The Role of Freemasons in Founding the United States

Marea Harris
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It’s on practically every U.S. dollar bill in circulation – a great eye, much like the eye of author J.R.R. Tolkien’s dark Lord Sauron, sitting atop the Great Pyramid with the Latin words “Novus Ordo Seclorum” inscribed on a banner beneath.

What does the Great Seal used on the American dollar mean, and why does it feature such cryptic language and imagery? According to the Official National Archives of the United States, the seal was designed by a man named Charles Thomson, on July 4, 1776.

Reverse side of the Great Seal of the United States. Photo by Ipankonin CC BY-SA 3.0

The date of this commission is no coincidence. The seal’s design was requested by the first Continental Congress of the United States under the direction of Benjamin Franklin, Thomas Jefferson, and John Adams.

Thomson’s Great Seal proposal; a modified version was accepted.

Franklin, like others member of the first Congress, had something in common with at least 20 of the other signers of the Declaration of Independence and with hundreds of influential figures from all over the world and from all eras of history: Benjamin Franklin was a Freemason.

Benjamin Franklin (1706-1790), North American printer, publisher, writer, scientist, inventor and statesman.

Like the other Freemasons who played a role in the founding of the United States, Franklin was on a mission to establish an independent nation based on the principles espoused by the Masonic brotherhood; principles of religious tolerance, free enterprise, limited government and the empowerment of the individual person.

Freemasons Hall, London, home of the United Grand Lodge of England. Photo by Eluveitie CC BY-SA 3.0

Today, much of the talk regarding the Freemasons’ role in founding the United States is fraught with conspiracy theories about a “hidden hand,” which has secretly directed the most important events in human history.

According to the official website of the Green Dragon Masonic Fellowships, the Green Dragon Tavern wasn’t just a place in J.R.R. Tolkien’s Lord of the Rings novels.

Sign for the Green Dragon Tavern, 11 Marshall St., Boston, Massachusetts. Photo by Chadarby CC BY-SA 4.0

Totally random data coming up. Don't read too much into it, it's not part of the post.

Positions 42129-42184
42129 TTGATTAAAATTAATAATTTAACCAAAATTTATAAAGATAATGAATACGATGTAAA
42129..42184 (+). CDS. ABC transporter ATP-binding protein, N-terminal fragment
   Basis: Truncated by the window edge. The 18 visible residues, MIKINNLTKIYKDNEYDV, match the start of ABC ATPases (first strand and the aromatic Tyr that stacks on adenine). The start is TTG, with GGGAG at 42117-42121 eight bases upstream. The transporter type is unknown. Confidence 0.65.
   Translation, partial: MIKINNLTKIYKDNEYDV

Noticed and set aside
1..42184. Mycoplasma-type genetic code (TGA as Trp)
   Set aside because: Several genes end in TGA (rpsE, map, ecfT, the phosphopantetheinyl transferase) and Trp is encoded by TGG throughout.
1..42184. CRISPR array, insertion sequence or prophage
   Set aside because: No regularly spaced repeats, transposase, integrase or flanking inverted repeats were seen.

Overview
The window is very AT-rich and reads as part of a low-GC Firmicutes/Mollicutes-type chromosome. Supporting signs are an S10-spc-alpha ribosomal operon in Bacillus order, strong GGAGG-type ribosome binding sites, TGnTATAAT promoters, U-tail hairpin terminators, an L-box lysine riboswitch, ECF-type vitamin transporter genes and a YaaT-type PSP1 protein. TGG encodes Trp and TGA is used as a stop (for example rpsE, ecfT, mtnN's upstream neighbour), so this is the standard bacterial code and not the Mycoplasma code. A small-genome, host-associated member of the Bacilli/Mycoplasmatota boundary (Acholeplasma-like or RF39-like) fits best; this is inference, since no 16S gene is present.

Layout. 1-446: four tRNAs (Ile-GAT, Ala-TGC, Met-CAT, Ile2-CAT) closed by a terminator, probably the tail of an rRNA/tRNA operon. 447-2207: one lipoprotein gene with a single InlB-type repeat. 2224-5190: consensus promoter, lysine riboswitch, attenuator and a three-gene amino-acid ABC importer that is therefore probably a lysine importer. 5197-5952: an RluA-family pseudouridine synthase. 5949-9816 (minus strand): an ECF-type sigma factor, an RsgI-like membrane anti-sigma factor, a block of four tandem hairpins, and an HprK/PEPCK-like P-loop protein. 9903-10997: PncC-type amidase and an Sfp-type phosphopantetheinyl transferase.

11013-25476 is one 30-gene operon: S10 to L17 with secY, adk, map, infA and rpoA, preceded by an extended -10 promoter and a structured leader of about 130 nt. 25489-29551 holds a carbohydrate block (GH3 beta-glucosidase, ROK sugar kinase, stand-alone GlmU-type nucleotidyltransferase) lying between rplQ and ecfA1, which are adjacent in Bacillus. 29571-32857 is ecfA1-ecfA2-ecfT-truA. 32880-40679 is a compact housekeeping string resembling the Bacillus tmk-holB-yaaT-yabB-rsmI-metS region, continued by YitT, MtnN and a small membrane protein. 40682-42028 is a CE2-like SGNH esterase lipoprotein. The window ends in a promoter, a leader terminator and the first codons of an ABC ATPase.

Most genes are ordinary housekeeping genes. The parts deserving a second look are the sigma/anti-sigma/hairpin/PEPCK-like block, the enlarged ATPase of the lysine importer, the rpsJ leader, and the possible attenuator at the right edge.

The tavern was (and still is) located on Union Street in the North end of Boston. It was purchased before the American Revolutionary War by a Masonic lodge. While the lodge kept advertising the establishment as an ordinary tavern, something secret was at work in its hidden places.

Deep in the tavern’s basement, Freemason Dr. Joseph Warren would organize meetings with Paul Revere and other revolutionaries who called themselves “The Sons of Liberty,” and who considered the Green Dragon Tavern the headquarters of the Revolution.

Green Dragon Tavern. Photo by BPL CC BY 2.0

Some Masonic sources, including the website of the Green Dragon Freemasons, claim that events such as the Boston Tea Party were planned right there in the basement of the Green Dragon.

And while it wasn’t the only meeting place where disgruntled patriots met to plot the resistance against Britain, the fact remains that more than a dozen signers of the Declaration of Independence were known Freemasons.

Great U.S. Presidents quotes

John Hancock, the first man to sign the historic document, was a Freemason. William Hooper was a Member of the Hanover Lodge in Masonborough; Robert Treat Paine was a member of the Massachusetts Grand Lodge; Richard Stockton of New Jersey was a member of the Charter Master of St. John’s Lodge in Princeton.

John Hancock.

William Whipple of New Hampshire was a member of the St. John’s Lodge, Portsmouth NH 1752. George Walton of Georgia was a member of Solomon’s Lodge No. 1, in Savannah, as well as being an officer in the Revolutionary War.

Even the first President of the United States, George Washington, became a Freemason on August 4, 1753, and was the leader of the Masonic Lodge in Alexandria, Virginia.

Print from 1870 portraying George Washington as Master of his Lodge.

These early American Masons had branched off from the Masons in England, and established themselves in New Jersey in 1730 as Freemasons.

Freemasons were inspired by the European Enlightenment and its ideals of freedom, autonomy and the brotherhood of all mankind.

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The use of the word “free” because they were free, they were highly skilled craftsmen would did not belong to a rich lord. Their skills enabled the massive structures to be built like the cathedrals which were deemed the houses of god. The masons would travel the country from one project to another and were free to do so.